Social media activism is Africa’s new and increasingly preferred way of protest and some governments across various countries in the continent have already shown their hand, in their willingness to treat it as a threat.
It is evident in the way that different countries (Uganda, Congo-Brazzaville, and Chad) have shut down social media on election day. The reasons these governments gives for this act varies from country to country.
Uganda’s Yoweri Museveni, for instance, insisted that social media be blocked during the country’s elections to stop people from “spreading lies” while Congolese officials cited security fears and claimed that they were trying to stop the “illegal publication of results”.
In these battles against social media, Zimbabwe’s President Mugabe has actually gone as far as teasing a new social media plan for Zimbabwe where he gave a nod to a China style regulation that would see social media in the country closely monitored.
The army commander of Zimbabwe, Lieutenant General Philip Valerio Sibanda, has joined in this trend of the ‘powers-that-be’ casting social media in a bad light as he said on Friday while in an interview with The Herald ahead of the 36th Zimbabwe Defence Forces Day commemorations on Tuesday, that his soldiers will deal with threats from activists using social media to mobilize anti-government protests.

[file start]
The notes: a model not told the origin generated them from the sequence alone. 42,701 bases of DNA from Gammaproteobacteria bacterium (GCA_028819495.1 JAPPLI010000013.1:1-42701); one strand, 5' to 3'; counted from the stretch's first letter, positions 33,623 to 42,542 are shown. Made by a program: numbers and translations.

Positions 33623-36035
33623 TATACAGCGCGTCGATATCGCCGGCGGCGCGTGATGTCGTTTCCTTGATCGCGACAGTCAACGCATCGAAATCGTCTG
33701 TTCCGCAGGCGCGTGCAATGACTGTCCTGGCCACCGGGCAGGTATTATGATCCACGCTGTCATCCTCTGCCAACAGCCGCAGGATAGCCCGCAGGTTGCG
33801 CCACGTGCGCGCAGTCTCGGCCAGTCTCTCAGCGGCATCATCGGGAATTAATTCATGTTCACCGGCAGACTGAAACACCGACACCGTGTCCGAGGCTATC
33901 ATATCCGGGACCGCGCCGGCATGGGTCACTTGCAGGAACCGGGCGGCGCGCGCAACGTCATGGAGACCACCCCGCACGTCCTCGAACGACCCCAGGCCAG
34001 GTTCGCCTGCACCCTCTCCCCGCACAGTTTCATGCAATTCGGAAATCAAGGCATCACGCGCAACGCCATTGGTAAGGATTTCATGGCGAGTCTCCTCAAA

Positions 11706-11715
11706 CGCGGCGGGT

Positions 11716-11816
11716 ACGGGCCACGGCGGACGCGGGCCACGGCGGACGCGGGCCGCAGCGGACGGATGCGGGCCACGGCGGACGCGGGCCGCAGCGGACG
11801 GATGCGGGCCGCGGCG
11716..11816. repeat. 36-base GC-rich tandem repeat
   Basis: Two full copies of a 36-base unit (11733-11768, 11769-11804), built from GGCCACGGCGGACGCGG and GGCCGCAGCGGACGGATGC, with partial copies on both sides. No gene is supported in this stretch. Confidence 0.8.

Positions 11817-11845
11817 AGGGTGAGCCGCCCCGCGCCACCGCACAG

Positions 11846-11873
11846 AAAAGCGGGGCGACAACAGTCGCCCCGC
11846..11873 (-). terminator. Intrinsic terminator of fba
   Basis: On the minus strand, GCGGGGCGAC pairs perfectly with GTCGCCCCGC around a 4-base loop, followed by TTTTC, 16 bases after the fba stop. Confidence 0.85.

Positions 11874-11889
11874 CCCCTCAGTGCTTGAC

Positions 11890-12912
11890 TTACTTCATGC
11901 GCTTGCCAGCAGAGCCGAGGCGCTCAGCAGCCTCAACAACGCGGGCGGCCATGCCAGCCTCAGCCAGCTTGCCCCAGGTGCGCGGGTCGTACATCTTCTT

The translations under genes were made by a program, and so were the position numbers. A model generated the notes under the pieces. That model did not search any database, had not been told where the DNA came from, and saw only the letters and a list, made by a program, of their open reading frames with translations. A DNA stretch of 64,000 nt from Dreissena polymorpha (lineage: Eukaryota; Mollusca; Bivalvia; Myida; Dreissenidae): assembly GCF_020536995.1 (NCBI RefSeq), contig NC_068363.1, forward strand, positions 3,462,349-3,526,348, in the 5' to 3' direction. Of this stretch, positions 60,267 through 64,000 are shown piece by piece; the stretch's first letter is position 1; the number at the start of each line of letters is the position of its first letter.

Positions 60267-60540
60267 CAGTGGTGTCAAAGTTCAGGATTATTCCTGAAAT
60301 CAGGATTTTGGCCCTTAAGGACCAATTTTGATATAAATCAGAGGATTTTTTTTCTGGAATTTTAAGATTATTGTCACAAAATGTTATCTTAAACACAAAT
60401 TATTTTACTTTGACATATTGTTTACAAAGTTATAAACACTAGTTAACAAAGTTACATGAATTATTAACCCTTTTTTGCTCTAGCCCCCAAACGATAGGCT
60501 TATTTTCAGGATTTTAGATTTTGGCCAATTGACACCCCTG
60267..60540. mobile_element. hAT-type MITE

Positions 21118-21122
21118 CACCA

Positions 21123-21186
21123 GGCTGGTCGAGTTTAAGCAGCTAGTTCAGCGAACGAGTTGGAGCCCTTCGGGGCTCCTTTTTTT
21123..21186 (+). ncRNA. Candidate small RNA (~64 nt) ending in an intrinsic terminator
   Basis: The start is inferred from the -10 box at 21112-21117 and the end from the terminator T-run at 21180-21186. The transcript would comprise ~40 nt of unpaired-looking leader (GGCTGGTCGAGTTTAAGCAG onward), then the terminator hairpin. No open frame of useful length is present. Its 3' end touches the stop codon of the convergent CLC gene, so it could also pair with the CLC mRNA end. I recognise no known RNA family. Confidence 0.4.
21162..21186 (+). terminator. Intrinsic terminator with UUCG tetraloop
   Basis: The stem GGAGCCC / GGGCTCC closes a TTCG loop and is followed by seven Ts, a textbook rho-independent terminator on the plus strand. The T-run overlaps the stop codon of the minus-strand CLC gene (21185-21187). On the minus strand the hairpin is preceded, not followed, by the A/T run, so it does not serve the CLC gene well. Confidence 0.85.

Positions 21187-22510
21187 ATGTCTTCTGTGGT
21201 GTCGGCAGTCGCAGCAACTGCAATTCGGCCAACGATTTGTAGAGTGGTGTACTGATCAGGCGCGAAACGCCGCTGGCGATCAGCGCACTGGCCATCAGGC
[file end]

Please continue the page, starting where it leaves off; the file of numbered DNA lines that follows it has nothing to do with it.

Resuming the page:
In the interview, Lieutenant-General Valerio Sibanda equated social media activism to cyber warfare. He said the officers are in training to face the new threat;
“As an army, at our institutions of training, we are training our officers to be able to deal with this new threat we call cyber warfare where weapons — not necessarily guns but basically information and communication technology — are being used to mobilise people to do the wrong things. We will be equal to the task when the time comes.
The most important function, as outlined in the Constitution is to protect Zimbabwe, its people, national security, territorial integrity and to uphold the Constitution.”
The interview would make the first time that the military has commented on the current #ThisFlag inspired demonstrations in Zimbabwe which rely heavily on social media activism to organize and mobilize the people to action.